The initiative, known as the “Truth Is Hard” campaign, served to educate consumers on what journalists expose themselves to when covering the news.

Content was distributed globally and campaigns were also devised for social media. 

Thanks to a shift in public sentiment, The New York Times was able to double its subscriber base (compared to the previous six weeks) just 24 hours after the campaign was launched.

Wells Fargo

In response to negative publicity around allegations of fraud, financial services giant Wells Fargo utilized integrated marketing to restore consumer confidence in its services.

The so-called “This is Wells Fargo” campaign was launched in 2019 and reflected the company’s drastic overhaul of its operations and culture.

Wells Fargo introduced a new visual identity which included an updated logo, a modernized stagecoach, and digital-friendly colors and tones. 

For the first time in its 167-year history, the company also showcased employees as they assisted customers with their financial needs.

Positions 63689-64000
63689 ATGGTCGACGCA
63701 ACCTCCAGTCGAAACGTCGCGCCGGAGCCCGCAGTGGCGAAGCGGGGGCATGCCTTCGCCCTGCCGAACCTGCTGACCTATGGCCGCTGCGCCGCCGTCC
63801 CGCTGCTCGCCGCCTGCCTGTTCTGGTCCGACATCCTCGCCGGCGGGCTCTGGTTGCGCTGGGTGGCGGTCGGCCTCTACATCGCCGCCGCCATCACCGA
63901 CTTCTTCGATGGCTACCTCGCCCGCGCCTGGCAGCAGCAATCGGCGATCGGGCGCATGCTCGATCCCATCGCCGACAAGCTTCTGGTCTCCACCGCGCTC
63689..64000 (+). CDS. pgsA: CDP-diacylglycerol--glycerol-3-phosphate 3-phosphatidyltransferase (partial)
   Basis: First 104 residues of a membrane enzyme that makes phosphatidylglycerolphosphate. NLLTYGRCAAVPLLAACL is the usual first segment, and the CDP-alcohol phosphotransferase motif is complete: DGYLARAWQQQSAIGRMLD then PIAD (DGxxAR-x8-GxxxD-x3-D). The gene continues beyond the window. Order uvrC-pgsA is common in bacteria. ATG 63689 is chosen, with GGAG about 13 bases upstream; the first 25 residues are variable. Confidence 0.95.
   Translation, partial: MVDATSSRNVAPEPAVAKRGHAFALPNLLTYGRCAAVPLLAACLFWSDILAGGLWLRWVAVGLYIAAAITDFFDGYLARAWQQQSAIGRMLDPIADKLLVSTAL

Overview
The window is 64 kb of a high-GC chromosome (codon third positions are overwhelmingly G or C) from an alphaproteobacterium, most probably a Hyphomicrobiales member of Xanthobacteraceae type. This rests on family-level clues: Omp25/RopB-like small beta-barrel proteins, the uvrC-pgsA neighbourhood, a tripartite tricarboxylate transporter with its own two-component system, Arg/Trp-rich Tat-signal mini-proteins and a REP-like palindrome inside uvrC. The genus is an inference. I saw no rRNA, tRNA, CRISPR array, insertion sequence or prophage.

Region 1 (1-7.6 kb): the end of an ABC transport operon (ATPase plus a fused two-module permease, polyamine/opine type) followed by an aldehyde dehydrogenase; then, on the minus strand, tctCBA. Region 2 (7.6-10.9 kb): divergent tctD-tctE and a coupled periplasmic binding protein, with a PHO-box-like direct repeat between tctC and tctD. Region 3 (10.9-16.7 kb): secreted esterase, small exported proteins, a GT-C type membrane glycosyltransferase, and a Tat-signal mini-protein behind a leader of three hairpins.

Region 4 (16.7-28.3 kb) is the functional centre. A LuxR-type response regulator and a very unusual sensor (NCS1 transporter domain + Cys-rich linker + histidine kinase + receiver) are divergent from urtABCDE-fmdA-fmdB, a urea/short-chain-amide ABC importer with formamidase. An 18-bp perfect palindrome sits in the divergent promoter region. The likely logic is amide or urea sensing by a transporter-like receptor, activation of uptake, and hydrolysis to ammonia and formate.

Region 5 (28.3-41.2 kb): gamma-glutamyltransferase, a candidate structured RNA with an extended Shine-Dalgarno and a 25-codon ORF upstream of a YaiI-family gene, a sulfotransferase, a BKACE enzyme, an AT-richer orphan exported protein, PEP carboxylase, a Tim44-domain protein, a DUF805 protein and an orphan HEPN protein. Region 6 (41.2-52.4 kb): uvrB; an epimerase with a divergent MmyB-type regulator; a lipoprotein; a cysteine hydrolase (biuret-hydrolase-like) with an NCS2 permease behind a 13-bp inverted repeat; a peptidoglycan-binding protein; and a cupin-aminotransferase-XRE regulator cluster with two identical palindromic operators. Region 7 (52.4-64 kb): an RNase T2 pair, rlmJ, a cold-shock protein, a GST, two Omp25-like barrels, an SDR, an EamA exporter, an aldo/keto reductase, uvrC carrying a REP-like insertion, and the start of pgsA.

In one ad, team members who worked on a simple, secure, and centralized banking platform called Control Tower were featured.

In another, Wells Fargo promoted bankers whose role focused on helping consumers increase their financial health.

In both ads, the company explained how people and technology could be combined to transform the Wells Fargo customer experience with human ingenuity.

The campaign ran across broadcast, online, mobile, and print channels in English, Spanish, and Mandarin. 

Southwest Airlines

Southwest Airlines has always billed itself as an airline that offered low-cost fares without sacrificing customer value.

With new competitors entering the market, however, the company’s brand message had become difficult to maintain and somewhat diluted.

In response, the airline launched the “Transfarency” campaign in 2015 to reinforce and reiterate its brand message.